I am in search of the perfect organiser for book writing: the one that helps you plan and execute the research, tracks the references, the contacts, the budget, the trips and, when it comes to the writing, finds the notes and alleviates the nightmare of sources and references. This would help, but there are drawbacks.
One is in the calendar. It has the usual day, week, month and year planner views and it does enable you to pack in all kinds of information related to calendar events; but it lacks a number of elementary facilities that my Series 3, for instance, offers. One is repeat events: if you have a meeting every Monday at 12 noon, you need to be able to enter once and repeat it every Monday until Doomsday.
The second problem is that it does not record graphically the time an event will take or describe duplicate events. Imagine that you are to be in Outer Mongolia for 10 days: on a paper diary you draw a line across the top of the 10 days and write Outer Mongolia, leaving the rest of the page free to enter your Ulan Bator appointments. When you look at the month of July, you know not to book a dentist's appointment in Hammersmith during the trip. Or if your Tuesday appointment will take three hours, you need to be able to see that.
On a domestic level, I find I need to be able to enter school holidays and the activities of several members of the household in order to be sure that the fragile edifice will not collapse because there is no adult spare to ferry the offspring to a date. Infocentral asks you how much time something is going to take, but does not display it for you.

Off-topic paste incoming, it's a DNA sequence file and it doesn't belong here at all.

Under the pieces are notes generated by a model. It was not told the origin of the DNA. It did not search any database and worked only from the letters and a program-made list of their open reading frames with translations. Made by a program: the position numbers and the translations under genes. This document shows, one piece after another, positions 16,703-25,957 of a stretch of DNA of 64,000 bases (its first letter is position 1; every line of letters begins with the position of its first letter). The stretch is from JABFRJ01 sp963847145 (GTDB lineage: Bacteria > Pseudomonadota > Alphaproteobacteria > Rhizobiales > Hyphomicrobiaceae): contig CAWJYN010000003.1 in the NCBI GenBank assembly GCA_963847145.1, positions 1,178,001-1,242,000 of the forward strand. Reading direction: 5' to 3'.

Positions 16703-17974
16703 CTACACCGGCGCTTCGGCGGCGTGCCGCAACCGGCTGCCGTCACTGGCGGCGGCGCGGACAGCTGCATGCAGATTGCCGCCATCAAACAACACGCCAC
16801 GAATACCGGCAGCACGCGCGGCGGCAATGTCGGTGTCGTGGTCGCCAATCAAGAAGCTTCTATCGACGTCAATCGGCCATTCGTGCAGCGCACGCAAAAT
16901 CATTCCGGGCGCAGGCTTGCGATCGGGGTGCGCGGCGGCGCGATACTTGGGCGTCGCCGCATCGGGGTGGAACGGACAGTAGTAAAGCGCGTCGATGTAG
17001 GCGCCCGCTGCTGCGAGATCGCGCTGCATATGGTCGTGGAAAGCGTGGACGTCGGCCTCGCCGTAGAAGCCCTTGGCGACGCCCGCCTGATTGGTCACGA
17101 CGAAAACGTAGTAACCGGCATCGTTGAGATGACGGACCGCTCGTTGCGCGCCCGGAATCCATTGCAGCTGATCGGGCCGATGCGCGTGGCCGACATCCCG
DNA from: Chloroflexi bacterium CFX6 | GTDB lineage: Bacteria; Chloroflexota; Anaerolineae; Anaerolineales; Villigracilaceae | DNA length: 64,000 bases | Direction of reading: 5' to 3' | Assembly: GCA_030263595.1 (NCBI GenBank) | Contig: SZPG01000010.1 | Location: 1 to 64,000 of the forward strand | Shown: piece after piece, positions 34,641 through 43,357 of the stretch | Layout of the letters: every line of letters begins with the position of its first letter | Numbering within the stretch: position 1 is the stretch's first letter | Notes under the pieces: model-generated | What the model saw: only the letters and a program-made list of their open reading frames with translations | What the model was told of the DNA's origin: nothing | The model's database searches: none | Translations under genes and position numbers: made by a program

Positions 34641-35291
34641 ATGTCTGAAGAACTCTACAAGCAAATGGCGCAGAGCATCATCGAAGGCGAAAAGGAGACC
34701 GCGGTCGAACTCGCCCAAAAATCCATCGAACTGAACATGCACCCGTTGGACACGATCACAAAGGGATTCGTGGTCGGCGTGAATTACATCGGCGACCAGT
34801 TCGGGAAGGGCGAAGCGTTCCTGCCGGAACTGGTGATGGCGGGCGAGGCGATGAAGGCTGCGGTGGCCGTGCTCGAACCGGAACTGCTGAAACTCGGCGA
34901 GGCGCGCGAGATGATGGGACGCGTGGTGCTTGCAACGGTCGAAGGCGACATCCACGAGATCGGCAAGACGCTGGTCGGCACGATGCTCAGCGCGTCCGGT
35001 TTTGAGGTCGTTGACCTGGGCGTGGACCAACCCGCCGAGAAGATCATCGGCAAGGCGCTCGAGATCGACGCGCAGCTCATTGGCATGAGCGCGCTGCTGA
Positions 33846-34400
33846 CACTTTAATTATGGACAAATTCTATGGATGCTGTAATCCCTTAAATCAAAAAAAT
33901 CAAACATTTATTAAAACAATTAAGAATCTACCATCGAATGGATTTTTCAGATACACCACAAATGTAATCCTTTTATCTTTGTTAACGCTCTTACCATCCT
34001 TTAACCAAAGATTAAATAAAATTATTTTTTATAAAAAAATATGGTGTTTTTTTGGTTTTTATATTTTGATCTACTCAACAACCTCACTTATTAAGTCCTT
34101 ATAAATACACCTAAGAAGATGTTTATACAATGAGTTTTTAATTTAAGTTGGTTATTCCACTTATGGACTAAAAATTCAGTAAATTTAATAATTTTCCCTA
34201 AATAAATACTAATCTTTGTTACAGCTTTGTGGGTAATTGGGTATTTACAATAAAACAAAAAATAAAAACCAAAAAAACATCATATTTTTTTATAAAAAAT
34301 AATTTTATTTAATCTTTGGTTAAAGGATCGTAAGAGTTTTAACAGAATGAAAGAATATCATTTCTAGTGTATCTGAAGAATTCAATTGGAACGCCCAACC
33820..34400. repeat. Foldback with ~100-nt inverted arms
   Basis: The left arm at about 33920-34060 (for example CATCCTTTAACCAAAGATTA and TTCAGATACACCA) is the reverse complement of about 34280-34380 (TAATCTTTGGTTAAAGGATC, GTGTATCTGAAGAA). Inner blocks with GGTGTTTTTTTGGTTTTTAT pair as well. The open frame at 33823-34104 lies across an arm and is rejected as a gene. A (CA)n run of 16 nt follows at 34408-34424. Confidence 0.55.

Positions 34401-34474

The other thing Infocentral lacks is a spreadsheet on which to arrange accounts connected with events.
It comes with a large package of data in the Information Bases which might be useful if you are the manager of an engineering factory in Milwaukee, but is less enticing if you are a something else in London. I know, now for instance, who to call if I need an In-Sink-Erator and I live in Pennsylvania.
The travel I-base is a cultural icon in its own right - a little portrait of how the US businessman sees the world: click any region - as long as it is not South America, Africa or India, which do not figure in this universe. I tried Asia, but found that the Philippines was not available. I went to the People's Republic of China, which I know well: here I was offered Peking and Shanghai, where I could find 'top restaurants', convention facilities, hotels and the US embassy. I looked under convention facilities in Peking and found the Great Hall of the People listed.
Thinking it might be fun to see if they would host the next meeting of the Islington Working Mothers Association, I tried to call. Sorry, I was told, a telephone number is not known. I was relieved to note that my favourite restaurants in Peking and Shanghai were not listed. I can add them, secretly, without fear of finding them booked out by a convention of engineers from Milwaukee.
Infocentral System: PC-compatible.
Publisher: Wordperfect; 0800 601234.
Street price: pounds 69 (inc VAT).